But a cybercriminal will pick that time to call you and they have already recorded her voice. They already know what her telephone number and they will spoof that they have kidnapped her and demand ransom from you and you have to pay within the hour and don’t call the police. It was a virtual kidnapping. You’re wondering, trying to figure out, and you pay the money and then, you know, your wife comes back. Hair all do [phonetic], she’s happy. Well, you are — you aren’t right, you know. And this has become a very popular, you know, cyberattack vector.

Scott Luton (18:22):

Wow, this is blowing my mind, Jose and Kevin. I thought I was kind of well-informed, but goodness gracious. OK. Well, let’s shift gears because now we’re getting into, I think the good news here because folks out there listening or watching us, there are steps you can take today. And certainly, some information that we’re equipping you with is going to help fill in that blind spot so you can start to educate your teams and then act to better mitigate this environment we’re in.

 

Scott Luton (18:48):

So, Jose, as we kind of flip to this next part of the conversation, let’s identify some of the common cyber threats that business leaders really got to be aware of.

Jose Razo (18:57):

You know, the most common are the not as sophisticated ones, they’re the ones you hear about on a day-to-day basis. The malware, ransomware, as we kind of mentioned. Social engineering, the phishing e-mails, those kinds of things as, kind of, Kevin alluded to where they learn about what’s going on by phishing this data gathering from a variety of sources.

 

Jose Razo (19:13):

The biggest one is always going to be human error. We, as individual, I think companies need to focus on training employees, that’s always key. That’s usually how you get breached as a phishing e-mail came in and they usually have credentials. They don’t have to steal them.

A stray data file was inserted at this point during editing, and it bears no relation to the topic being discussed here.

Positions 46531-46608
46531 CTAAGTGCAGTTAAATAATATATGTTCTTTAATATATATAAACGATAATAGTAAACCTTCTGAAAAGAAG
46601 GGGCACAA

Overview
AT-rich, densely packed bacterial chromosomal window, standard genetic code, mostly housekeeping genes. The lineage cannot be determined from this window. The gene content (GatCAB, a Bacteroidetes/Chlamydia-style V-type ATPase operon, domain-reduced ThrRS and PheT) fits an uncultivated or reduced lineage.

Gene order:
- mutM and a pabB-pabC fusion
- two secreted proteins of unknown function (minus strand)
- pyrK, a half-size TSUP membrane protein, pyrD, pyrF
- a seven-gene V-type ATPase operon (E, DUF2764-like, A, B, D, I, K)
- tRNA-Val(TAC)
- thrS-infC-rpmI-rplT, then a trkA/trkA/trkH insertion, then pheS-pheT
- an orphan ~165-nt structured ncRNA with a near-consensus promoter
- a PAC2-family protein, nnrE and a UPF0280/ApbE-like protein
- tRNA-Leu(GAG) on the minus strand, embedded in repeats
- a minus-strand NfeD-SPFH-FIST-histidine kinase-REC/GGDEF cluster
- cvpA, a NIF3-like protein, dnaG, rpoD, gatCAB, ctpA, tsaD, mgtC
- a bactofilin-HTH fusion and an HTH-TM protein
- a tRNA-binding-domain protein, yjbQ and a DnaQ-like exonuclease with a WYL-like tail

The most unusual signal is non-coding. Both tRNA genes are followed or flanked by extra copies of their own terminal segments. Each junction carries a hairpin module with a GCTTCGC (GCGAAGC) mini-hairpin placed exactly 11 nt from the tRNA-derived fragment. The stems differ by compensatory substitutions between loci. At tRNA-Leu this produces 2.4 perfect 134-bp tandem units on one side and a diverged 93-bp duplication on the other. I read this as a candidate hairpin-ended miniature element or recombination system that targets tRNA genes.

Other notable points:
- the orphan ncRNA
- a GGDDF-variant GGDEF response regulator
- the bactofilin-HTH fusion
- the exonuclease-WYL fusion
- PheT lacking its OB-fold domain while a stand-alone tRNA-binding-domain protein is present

Jose Razo (19:26):

And then more recently, I would say A.I. And I’ll give a quick example to kind of tie back to what Kevin said with the virtual kidnapping. I’ve seen and heard where they do A.I. voice train. So, not only do they do the kidnapping, they fake the kidnapping, but they also have a voice synthesization of your spouse or your son, your daughter, and you hear them talk to you. And that just adds to the next level of fear that you already have at that point.

Scott Luton (19:48):

Goodness gracious. Kevin.

Kevin L. Jackson (19:50):

Yes, I mean, you sort of alluded to what I think of as the next level of cyber defense, artificial intelligence and machine learning. Everyone’s trying to use A.I. and M.L. and Generative A.I. to improve their business, improve their bottom line to provide better service to their customers. But what about the flip side of it? How do you protect yourself against bad A.I.?

Jose Razo (20:18):

You know, at Microsoft, we’re leveraging A.I. on both sides of the spectrum there. We’re doing it in a way to leverage more efficiency. Make, you know, employees and personal individuals more effective and efficient. But on the flip side, we do have security A.I. as well.

 

Jose Razo (20:32):

And so, you know, you’re going toe-to-toe as well, right? As the threats become more sophisticated with the use of large language models and A.I. training, so are the security tools. We have a large set of security tools that are leveraging the same types of data. You leverage that with Microsoft’s threat intelligence that is coming in. And we’re just going back and forth race to see who can keep up. And long story short, it is — you know, we both have the same set of tools. It’s just who’s going to stay ahead of the game there.

 

Kevin L. Jackson (20:56):

Instead, arms race, right?

Scott Luton (20:57):

Right, it’s like space race again.

Jose Razo (20:58):

That’s true, yes.

Scott Luton (20:59):

Cyberspace race. Well, and also your last comment, Kevin, what I heard implicated in your response is the human factor, right? The people factor that’s driving the innovation across technology and certainly across the cybersecurity realm is still really critical. Kevin, it’s one of our favorite things to talk about.

 

Scott Luton (21:17):

I want to follow up to Kevin’s question though. He was talking about specifically A.I. and Gen A.I. But as we broaden that out a bit, you know, what are some other examples as to how organizations are really successfully mitigating this highly dangerous cybersecurity environment that you’ve seen? How are folks winning?